Hitler’s birth site to become human rights training center for Austrian police
Interior Ministry says facility will be part of plan to open police station at Braunau am Inn estate, aiming to counter its ‘mythical appeal to extremist circles’
The house where Nazi Germany’s leader Adolf Hitler was born will be turned into a human rights training center for police officers, Austria’s Interior Ministry said Wednesday.
The facility will be incorporated into the 17th-century building in the northwestern town of Braunau am Inn. Austria already said in 2019 that the site would be used as a police station.
The Interior Ministry said the decision to add the training facility was taken at the recommendation of an interdisciplinary expert commission focused on countering the site’s “mythical appeal to extremist circles,” CNN reported.
“It will be an office for the largest human rights organization in Austria – the police – and it will also be a center for training in this fundamentally important topic,” said commission member Hermann Feiner in a statement.
Converting the 800-square-meter (8,600-square-foot) property — which also has several garages and parking spaces located behind the main building — will cost an estimated 20 million euros ($21.5 million) and is expected to be completed in 2025. Police will enter the building the following year.
The local town council decided that a memorial stone in front of the building, engraved with “For peace, freedom and democracy – never again fascism – remembering the deaths of millions,” will remain in place, The Guardian reported. Initial plans called for it to be removed and placed in a museum.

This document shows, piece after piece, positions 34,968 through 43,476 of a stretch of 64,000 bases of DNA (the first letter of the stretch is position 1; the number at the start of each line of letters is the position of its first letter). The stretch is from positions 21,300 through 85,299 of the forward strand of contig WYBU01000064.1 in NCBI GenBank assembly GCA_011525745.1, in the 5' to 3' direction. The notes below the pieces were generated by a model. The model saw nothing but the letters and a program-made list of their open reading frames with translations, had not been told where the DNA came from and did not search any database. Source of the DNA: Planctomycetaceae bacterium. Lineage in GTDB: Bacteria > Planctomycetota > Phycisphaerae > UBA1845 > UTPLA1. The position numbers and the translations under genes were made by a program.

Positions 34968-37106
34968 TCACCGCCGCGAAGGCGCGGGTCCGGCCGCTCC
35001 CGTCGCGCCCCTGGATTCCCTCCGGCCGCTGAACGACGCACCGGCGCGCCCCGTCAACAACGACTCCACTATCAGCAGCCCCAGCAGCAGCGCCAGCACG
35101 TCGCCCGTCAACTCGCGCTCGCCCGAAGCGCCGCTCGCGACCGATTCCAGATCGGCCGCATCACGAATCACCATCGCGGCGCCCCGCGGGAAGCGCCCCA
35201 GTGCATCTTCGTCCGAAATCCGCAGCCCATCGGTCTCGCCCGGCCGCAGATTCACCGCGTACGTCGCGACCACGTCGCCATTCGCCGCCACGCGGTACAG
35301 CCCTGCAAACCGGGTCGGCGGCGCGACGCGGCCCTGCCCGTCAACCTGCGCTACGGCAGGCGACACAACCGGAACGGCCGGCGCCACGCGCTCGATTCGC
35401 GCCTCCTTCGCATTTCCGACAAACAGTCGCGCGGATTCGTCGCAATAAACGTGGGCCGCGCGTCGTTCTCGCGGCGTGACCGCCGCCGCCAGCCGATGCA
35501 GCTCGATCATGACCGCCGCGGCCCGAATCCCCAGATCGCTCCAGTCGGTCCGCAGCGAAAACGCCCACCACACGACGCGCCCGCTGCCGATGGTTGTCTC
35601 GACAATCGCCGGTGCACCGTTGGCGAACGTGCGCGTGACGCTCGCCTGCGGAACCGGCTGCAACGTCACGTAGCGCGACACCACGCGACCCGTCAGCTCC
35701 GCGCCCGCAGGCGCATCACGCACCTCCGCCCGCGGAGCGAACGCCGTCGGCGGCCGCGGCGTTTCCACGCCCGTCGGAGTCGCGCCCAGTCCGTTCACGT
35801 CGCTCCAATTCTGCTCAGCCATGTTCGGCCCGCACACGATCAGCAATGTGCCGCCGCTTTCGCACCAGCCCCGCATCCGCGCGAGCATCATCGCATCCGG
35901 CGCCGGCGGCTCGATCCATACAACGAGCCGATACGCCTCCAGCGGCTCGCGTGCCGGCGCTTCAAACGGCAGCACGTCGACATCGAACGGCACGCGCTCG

The yellow corner house in the northern Austrian town of Braunau on the border with Germany, where Hitler was born on April 20, 1889, was taken into government control in 2016. Hitler’s family moved out when he was three years old.
Although Hitler only spent a short time at the property, it has continued to draw Nazi sympathizers from around the world.
Anti-fascist protesters have also organized rallies outside the building on Hitler’s birthday.
The building’s fate was the subject of a lengthy legal battle with the house’s owner, which only ended in 2019.
Austria’s highest court ruled then that Gerlinde Pommer, whose family owned the house for nearly a century, was entitled to some 810,000 euros ($906,000) in compensation, ending a lengthy legal battle.
Pommer had been renting the property to the Interior Ministry since the 1970s.
The government paid her around 4,800 euros ($5,200) a month and used it as a center for people with disabilities.
But this arrangement fell apart in 2011 when Pommer refused to carry out essential renovation work and also declined to sell it.
Since then, the building has lain empty.
At one point, the ministry was pushing to have it torn down, but the plans ran into angry resistance from politicians and historians.
Germany annexed Austria in 1938, and although many top henchmen from Hitler downwards were Austrians, historians say the small Alpine country was for many years slow to acknowledge its shared responsibility for the Holocaust and the other crimes of the Nazis.